Former Ironman triathlete Ben Greenfield is said to have followed a ketogenic diet while training for the 2013 Ironman World Championships and experienced improved stamina, stable blood sugar, better sleep and less brain fog. Again, this might sound surprising to carb-loading enthusiasts (or be brushed off by carb-heavy sports drink makers like Pepsico who makes Gatorade) but it makes perfect sense metabolically speaking.
When You Burn Fats, You Don’t Run Out of Fuel
Cereal Killers 2 touches on research by Jeff Volek, Ph.D., a registered dietitian and professor in the Human Science Department at Ohio State University, and Dr. Stephen Phinney, a physician and true pioneer in this field, who has studied low-carb diets even longer than Volek.
Both have done enormous work in the field of high-fat, low-carbohydrate diets, investigating how they affect human health and athletic performance. They’ve also co-authored the following books, which I highly recommend if you’re interested in reading more about this topic: “The Art and Science of Low Carbohydrate Living” and “The Art and Science of Low Carbohydrate Performance.” As Volek stated:
“To be quite frank, they’re [endurance athletes] challenged from a fueling perspective because if they’re eating carbs, they’re inhibiting their ability to burn fat optimally. They’re putting themselves in a situation where they’re increasingly dependent on providing more carbs.
You can only store a limited amount of carbs in your body as glycogen, about 2,000 kilocalories, and if you’re exercising for more than a couple of hours, you’re burning through the majority of that stored carbohydrate.
That’s when an athlete hits the wall. We know that’s associated with obvious decrements in performance. How do you avoid that? You can carb-load. That’s been the traditional recommendation; to try to pack even more carbs into your muscles … but that will only delay exercise fatigue by a half hour or so. That doesn’t really solve the problem.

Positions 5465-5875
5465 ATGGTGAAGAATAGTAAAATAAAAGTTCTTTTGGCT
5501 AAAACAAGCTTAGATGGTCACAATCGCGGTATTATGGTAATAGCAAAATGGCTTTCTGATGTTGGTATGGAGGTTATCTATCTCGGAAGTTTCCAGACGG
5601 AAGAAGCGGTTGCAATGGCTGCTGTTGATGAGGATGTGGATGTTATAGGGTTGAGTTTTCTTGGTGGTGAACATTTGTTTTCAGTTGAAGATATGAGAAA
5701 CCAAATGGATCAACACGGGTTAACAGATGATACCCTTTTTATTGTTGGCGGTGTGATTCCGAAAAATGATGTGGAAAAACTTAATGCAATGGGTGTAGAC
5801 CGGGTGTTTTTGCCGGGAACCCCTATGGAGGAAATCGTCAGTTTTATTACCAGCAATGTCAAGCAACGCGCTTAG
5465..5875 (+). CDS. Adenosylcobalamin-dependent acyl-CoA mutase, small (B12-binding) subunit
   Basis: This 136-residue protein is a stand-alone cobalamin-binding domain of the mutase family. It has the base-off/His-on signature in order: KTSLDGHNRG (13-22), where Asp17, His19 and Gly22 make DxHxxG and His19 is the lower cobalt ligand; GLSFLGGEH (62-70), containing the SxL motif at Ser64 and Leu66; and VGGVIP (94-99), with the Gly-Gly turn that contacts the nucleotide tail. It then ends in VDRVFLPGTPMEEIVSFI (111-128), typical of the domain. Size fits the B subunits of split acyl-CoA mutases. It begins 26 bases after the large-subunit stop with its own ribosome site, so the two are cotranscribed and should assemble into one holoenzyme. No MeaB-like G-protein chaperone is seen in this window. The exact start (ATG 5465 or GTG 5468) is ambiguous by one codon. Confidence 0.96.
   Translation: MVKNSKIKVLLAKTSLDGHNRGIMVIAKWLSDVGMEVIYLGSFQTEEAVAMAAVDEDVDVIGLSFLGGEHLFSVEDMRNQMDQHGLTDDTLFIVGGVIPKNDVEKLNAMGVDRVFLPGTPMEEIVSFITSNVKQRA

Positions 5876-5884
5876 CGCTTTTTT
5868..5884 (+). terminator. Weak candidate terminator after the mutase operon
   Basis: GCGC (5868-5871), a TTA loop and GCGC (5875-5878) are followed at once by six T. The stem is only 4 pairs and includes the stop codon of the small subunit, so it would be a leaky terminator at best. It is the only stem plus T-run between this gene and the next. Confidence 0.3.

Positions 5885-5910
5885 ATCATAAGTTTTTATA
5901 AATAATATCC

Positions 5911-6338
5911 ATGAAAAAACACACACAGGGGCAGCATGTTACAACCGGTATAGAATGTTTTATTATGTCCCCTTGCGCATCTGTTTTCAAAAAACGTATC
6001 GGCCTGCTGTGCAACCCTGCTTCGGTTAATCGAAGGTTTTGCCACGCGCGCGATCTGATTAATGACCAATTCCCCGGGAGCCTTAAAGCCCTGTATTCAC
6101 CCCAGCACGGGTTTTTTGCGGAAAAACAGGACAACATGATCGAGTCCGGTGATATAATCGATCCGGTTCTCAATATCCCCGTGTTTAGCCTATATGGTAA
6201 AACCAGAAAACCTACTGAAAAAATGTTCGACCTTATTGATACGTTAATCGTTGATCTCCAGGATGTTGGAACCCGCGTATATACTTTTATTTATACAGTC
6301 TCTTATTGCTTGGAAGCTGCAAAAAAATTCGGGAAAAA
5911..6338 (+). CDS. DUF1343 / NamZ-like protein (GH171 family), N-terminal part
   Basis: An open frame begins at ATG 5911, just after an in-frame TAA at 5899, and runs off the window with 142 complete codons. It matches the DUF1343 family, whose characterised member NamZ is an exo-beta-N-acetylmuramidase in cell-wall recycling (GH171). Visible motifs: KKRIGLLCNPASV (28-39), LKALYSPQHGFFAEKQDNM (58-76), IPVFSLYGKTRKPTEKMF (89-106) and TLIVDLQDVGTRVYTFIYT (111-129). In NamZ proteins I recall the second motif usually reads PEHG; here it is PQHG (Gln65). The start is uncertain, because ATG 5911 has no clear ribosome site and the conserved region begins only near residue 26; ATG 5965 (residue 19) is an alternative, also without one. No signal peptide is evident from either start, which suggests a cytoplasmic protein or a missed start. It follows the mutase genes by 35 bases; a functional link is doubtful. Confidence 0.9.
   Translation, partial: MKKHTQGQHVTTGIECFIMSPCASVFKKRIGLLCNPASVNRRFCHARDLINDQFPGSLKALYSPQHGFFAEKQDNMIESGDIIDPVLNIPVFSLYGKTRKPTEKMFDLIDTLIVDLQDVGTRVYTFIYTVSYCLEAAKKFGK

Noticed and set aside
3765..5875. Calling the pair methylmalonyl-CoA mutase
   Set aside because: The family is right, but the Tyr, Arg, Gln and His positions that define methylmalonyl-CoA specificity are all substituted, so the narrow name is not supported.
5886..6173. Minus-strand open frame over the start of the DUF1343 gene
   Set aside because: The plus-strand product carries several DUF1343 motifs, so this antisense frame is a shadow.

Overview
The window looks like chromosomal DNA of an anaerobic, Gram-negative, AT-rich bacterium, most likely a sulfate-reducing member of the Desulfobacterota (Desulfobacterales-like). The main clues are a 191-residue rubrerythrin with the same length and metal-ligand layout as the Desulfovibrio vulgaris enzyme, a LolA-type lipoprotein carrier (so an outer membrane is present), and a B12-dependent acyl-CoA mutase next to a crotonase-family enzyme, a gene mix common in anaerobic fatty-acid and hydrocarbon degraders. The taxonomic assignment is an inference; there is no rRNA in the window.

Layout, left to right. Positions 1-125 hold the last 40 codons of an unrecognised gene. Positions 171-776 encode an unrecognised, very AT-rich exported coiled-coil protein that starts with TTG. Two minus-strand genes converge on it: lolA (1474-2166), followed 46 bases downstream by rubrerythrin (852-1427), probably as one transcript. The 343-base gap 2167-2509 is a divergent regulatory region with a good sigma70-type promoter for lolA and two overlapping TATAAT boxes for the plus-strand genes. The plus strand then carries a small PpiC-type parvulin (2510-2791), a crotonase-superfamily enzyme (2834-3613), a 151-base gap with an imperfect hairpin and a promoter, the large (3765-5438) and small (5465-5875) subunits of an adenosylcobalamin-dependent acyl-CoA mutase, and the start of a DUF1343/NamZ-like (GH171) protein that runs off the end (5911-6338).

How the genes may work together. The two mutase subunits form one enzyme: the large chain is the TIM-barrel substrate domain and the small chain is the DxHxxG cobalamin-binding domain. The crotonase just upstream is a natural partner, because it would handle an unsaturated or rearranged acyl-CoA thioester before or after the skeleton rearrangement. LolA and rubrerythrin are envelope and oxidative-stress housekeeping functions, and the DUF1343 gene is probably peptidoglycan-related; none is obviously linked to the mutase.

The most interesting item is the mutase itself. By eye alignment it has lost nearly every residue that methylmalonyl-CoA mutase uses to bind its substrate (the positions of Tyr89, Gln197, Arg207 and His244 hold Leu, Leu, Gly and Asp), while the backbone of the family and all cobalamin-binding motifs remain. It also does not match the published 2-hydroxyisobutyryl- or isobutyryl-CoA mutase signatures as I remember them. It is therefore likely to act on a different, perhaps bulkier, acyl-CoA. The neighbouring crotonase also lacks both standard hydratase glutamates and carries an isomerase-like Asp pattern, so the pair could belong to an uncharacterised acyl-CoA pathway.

It actually exacerbates the problem in some ways. The alternative is to train your body to burn more fat. If you’re burning fat and sparing carbohydrates, you don’t hit the wall. That’s one of the most commonly perceived benefits of a low-carb diet for athletes.”
Athletes who adopt this strategy can become exceptionally good at burning fat. Even if they’re not eating calories during exercise, lean athletes have at least 20,000 to 30,000 kilocalories on their body in the form of fat tissue that they can access during exercise. That’s more than enough to finish even a 100-mile race. So from a fueling perspective, it makes sense that you’d want to burn fat as opposed to carbohydrate.
Low-Net-Carb Diet Beneficial for Athletes and Non-Athletes
Mounting evidence suggests high-fat, low-net-carb diets may be the key that many people have been looking for, as it solves more than one problem. Not only does it help you shed excess body fat, it does so while simultaneously improving metabolism, boosting overall energy levels, lowering inflammation, promoting optimal health and maximizing longevity in a number of different ways.
If you’re interested in optimizing your fat-burning system, one effective way is to limit your net carbs (total carbs minus fiber) to under 30 to 40 grams per day and do not consume more than 1 gram of protein per kilogram of lean body mass. At the same time, you’ll want to increase your intake of healthy fats.
Many will benefit from consuming 50 percent to 85 percent of their daily calories in the form of healthy fat from avocados, organic grass-fed butter, pastured egg yolks, coconut oil, and raw nuts such as macadamia, pecans, and pine nuts. You can also consume as many low net carb vegetables (ideally organic) as you like. What you’ll notice is that consuming a diet like this means eating real foods and letting processed foods fall by the wayside.